The secularization of religious music

But it is this decidedly secular approach to music production that causes industry professionals who produce spiritual music to question the role that worship songs have assumed in the church.

Through the course of his research, Kelman learned that these specialized musicians feel they are embracing a secular culture that threatens to undermine the “prayerful purpose” of the music.

Kelman, whose current research focuses on the intersection of religion and pop culture, interviewed more than 75 songwriters, worship leaders and music producers and participated in numerous workshops and conferences on worship music.

Songwriters and performers “ultimately hope that the sacred purpose will trump the music’s secular origins,” he said. “The music ends up echoing with both sacred and secular overtones – one never trumps the other.”

But Kelman quotes Martin Smith, lead singer and primary songwriter of the Christian rock band Delirious, as saying, “As the genre of worship music developed into something more popular, it lost focus. We’ve become too song focused and, in truth, we need to become more worship focused.”

Kelman points to Bob Kauflin, a longtime Christian songwriter and teacher, as an example of someone who creates worship music yet is fully aware of the power of worship music to derail spiritual aims.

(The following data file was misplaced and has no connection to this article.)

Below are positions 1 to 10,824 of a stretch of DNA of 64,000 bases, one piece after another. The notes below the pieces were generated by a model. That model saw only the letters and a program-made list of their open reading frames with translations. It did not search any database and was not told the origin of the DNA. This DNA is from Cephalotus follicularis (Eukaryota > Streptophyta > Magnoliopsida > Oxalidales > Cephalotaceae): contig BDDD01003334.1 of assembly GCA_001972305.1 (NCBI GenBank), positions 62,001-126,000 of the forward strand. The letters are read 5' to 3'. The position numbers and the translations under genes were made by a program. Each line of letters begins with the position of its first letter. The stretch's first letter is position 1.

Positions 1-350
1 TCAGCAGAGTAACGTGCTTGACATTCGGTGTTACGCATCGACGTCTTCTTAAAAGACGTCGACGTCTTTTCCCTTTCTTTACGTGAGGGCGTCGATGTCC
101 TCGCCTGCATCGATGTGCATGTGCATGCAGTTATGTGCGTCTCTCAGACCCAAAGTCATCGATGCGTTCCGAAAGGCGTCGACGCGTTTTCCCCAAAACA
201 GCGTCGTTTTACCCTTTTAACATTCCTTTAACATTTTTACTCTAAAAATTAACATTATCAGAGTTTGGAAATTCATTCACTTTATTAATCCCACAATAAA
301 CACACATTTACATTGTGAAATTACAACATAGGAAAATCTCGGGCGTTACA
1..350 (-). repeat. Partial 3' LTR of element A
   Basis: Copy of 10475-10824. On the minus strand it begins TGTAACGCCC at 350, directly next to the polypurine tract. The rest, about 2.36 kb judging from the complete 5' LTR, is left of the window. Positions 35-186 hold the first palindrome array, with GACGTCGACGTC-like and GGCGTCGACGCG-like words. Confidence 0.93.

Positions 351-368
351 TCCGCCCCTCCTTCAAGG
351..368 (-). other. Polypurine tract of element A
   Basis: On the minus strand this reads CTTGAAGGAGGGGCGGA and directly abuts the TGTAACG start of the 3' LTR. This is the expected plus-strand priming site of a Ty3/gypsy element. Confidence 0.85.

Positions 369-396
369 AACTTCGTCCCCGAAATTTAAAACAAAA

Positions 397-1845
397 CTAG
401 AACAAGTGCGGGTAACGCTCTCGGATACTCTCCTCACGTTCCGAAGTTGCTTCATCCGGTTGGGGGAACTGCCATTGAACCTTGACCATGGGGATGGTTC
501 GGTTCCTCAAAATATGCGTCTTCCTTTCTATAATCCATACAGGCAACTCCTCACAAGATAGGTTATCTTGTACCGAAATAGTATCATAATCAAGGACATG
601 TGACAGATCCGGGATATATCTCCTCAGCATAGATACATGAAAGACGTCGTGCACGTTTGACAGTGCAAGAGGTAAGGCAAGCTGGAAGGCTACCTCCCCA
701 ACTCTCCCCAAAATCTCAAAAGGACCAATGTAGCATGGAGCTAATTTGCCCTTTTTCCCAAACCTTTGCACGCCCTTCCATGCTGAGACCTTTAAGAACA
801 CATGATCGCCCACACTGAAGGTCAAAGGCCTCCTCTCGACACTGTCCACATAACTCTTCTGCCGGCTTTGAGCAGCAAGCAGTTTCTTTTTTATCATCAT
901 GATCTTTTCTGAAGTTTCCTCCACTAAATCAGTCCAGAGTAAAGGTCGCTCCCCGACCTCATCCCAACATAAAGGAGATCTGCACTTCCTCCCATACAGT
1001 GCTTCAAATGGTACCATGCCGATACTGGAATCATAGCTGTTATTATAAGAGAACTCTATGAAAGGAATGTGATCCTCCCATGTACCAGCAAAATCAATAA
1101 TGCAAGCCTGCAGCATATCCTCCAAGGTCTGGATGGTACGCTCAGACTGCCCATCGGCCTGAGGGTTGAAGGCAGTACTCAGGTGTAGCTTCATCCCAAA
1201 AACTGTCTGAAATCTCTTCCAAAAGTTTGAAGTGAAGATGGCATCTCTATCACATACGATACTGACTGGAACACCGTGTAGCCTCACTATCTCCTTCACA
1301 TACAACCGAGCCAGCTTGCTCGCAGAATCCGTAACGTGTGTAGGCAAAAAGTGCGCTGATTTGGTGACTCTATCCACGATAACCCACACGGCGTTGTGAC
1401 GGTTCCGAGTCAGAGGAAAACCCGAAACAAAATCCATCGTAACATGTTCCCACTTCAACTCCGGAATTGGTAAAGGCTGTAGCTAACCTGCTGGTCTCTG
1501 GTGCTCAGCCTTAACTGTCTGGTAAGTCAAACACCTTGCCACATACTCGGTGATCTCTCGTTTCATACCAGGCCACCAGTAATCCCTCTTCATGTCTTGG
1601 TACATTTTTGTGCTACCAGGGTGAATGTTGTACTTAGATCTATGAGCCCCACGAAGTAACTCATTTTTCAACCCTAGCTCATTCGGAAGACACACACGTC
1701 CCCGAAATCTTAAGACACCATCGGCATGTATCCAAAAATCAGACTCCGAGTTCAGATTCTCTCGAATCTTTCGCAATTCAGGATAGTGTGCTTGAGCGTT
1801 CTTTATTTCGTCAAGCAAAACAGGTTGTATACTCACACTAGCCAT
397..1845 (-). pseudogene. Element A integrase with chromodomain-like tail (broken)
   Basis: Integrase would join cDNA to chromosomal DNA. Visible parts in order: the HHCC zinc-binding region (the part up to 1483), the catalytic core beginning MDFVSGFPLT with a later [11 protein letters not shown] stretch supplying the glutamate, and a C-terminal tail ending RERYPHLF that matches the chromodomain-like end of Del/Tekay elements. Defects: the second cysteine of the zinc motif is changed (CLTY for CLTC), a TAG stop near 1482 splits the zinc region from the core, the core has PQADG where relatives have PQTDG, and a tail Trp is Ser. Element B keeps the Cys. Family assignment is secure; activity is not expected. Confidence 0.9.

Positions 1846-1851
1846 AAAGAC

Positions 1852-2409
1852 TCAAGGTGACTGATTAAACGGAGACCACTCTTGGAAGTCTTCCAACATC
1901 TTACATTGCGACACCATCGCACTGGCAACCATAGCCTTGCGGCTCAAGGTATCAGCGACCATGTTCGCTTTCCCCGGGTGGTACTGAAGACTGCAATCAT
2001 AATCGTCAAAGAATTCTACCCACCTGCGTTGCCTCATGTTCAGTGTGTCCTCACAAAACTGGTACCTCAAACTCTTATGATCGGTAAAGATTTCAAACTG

According to Kauflin, music is a gift from God to deepen and develop the relationship with Him.

However, when the song “becomes an idol … when the performer becomes the mediator … when people can’t worship God unless the music sounds a certain way, when they can’t worship God unless they sing these certain songs,” then the songwriters “have messed it up,” he added.

Kelman underscored the powerful role that musicians and music producers assume in faith practices.

“If people sing their faith, then those who write, perform and produce this music” become central to worship performance and practice, he said.